In this post I am going to talk about a unique organisation, which from the start encouraged working class women to join trade unions and support unions that already exist; collected information about the conditions of women’s work; and also lobbied for legislation to improve women’s lives at work.
The Manchester and Salford Women’s Trade Union Council began in Manchester on February 5 1895 and survived until 1919. Its minutes were written up by hand in two volumes which Manchester trade union activist Mary Quaile, who worked for the Council from 1911 to 1919, took away with her when she retired. At that time no-one saw the relevance of trade union history, but luckily for us, the volumes are in very good condition, and they were passed onto the Mary Quaile Club last year.
This year the Mary Quaile Club have created the MSWTUC Minutes Transcription Project. Our aim is to transcribe the two volumes, create a website to publicise the Minutes so that everyone can gain access, and hand over the volumes to the WCML.
We want people to gain hope and inspiration from the story of the MSWTUC Minutes. Through this monthly post I am going to tell the story of this unique organisation. I have spent my life working in trade unions and other progressive groups, and reading the history of the MSWTUC is inspiring about how we can work together to change our lives, our community and the history of this country.
First of all, the Minutes are beautifully written up in copperplate handwriting. See this page.
The first meeting was held on Tuesday February 5 1895 at the Town Hall in Manchester. For those of us active in trade union politics it is an unusual group of people who have got together to campaign on behalf of poor women.
They include the editor of the Guardian;C.P. Scott , who goes on to take the minutes for the first two meetings. His wife Mrs. C.P.Scott also attends . And the use by women of their husband’s first and surname really dates the document. One of Elizabeth Gaskell’s daughters, Miss J B Gaskell also joins the inaugural meeting. At this time there are other groups representing women workers and a representative of one of them, Mrs Walton is from the Federation of Women Workers. Other worthies include councillors, M.Ps and two vicars.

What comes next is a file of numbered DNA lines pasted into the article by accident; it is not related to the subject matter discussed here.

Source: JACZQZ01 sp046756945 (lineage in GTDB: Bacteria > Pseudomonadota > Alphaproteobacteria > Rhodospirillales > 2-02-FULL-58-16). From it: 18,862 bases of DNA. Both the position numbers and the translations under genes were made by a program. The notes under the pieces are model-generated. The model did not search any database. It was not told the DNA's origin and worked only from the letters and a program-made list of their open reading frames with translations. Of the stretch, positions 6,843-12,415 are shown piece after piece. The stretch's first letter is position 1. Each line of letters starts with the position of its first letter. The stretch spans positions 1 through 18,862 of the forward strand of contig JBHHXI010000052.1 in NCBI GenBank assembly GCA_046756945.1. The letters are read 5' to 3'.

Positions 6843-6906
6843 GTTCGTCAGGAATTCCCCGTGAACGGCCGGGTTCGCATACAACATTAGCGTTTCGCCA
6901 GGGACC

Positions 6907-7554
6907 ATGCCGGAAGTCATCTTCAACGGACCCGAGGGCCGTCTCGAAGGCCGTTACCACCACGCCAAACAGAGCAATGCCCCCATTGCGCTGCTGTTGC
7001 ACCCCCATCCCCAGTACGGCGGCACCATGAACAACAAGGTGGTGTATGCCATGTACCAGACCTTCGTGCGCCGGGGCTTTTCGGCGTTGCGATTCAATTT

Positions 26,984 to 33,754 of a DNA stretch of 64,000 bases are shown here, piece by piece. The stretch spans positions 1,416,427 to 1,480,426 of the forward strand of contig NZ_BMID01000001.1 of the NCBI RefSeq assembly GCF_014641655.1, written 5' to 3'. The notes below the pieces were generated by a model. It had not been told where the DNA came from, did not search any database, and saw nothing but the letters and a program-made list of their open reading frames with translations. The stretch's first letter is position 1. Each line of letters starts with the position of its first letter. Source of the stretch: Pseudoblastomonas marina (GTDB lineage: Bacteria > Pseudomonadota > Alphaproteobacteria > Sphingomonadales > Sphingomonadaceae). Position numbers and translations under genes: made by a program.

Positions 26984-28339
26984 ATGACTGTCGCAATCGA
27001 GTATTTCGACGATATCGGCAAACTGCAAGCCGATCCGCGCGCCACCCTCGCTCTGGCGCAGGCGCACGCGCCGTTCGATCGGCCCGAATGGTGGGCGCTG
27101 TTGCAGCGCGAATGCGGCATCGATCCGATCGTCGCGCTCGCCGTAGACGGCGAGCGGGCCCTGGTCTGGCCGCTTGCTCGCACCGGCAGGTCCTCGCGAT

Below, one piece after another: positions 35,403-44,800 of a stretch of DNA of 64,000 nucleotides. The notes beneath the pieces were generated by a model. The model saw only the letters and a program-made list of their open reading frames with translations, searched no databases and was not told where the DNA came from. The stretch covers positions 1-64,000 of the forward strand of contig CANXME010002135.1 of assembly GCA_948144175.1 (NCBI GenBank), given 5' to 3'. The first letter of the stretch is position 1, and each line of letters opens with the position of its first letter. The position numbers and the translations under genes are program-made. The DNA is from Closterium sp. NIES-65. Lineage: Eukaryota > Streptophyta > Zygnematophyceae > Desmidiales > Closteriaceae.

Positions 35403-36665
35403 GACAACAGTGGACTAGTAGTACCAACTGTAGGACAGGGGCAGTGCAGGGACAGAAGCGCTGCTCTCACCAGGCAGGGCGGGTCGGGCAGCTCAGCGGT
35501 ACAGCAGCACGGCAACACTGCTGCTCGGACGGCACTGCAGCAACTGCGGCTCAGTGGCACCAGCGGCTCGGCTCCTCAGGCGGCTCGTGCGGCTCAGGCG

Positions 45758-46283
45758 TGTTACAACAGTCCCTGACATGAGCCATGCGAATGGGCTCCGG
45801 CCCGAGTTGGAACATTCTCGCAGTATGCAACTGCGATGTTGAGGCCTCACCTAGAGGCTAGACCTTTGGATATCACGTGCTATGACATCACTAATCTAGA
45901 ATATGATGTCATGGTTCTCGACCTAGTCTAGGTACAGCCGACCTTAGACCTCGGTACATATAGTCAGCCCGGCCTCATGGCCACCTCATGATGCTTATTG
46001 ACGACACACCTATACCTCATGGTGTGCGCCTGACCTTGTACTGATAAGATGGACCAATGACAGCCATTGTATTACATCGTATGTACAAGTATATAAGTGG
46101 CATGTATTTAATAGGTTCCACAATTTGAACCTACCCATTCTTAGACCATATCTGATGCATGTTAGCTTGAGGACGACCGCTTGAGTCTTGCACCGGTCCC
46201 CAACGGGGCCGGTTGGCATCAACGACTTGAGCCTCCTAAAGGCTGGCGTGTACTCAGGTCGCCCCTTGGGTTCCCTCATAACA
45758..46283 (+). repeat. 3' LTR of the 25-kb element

Names that pop up in the minutes are women who are also involved with local politics and the campaign for the vote, including Mrs.Rose Hyland (no relation) and Margaret Ashton, later the first woman councillor in Manchester.
It is a well organised and funded group. They spend time creating a constitution, discussing committees and sub-committees, raise funds, and rent premises at 9 Albert Square in Manchester.
Working class women start to appear when the Council agree, at the beginning, to employ an Organising Secretary on £90 per annum. They advertise the post through local trade unions and set up a committee to deal with the recruitment process. In the event two women were appointed; Miss Frances Ashwell and Miss Sara Welsh.
By June 1895 they are already investigating the lives of women workers in the umbrella-covering, shirt-making and corset-making trades. It is interesting to note that they don’t want to run these unions, but instead are offering practical support in organising meetings and to help the women to “manage their affairs in a business-like way.”
There is an interesting account in September when one of the organisers, Miss Welsh, explains how they helped form the Umbrella Coverers Trade Union. It started out well with a public meeting and 80 members joining, but the numbers declined after “pressure had been brought to bear by the foreman.”
Stories of poor pay and women being used as cheap labour are revealed in the investigations that the MSWTUC do into shop work and the tailoring trade. Decisions are made to concentrate on the tailoresses who are doing the same work as the tailors, but only receiving 50% of their pay – and shop workers, who are barely being paid enough to live on. By December 1895 the MSWTUC were joining forces with the Womens Cooperative Guild to investigate the pay and conditions of shop girls, launderesses, tailoresses and milliners.
In 1895 the MSWTUC only had 8 meetings but laid the foundations of an organisation that could do groundbreaking work in investigating the lives of women at work, and helping them to organise to gain better pay and conditions.
Next month I will be looking at 1896 and the way in which the MSWTUC started making alliances with other groups in order to do more investigations into the lives of girls and women at work and help organise them into trade unions.
This project is ongoing and if you would like to donate to it please send a cheque to “Mary Quaile Club” c/o 6 Andrew St.Mossley Lancs OL5 0DN.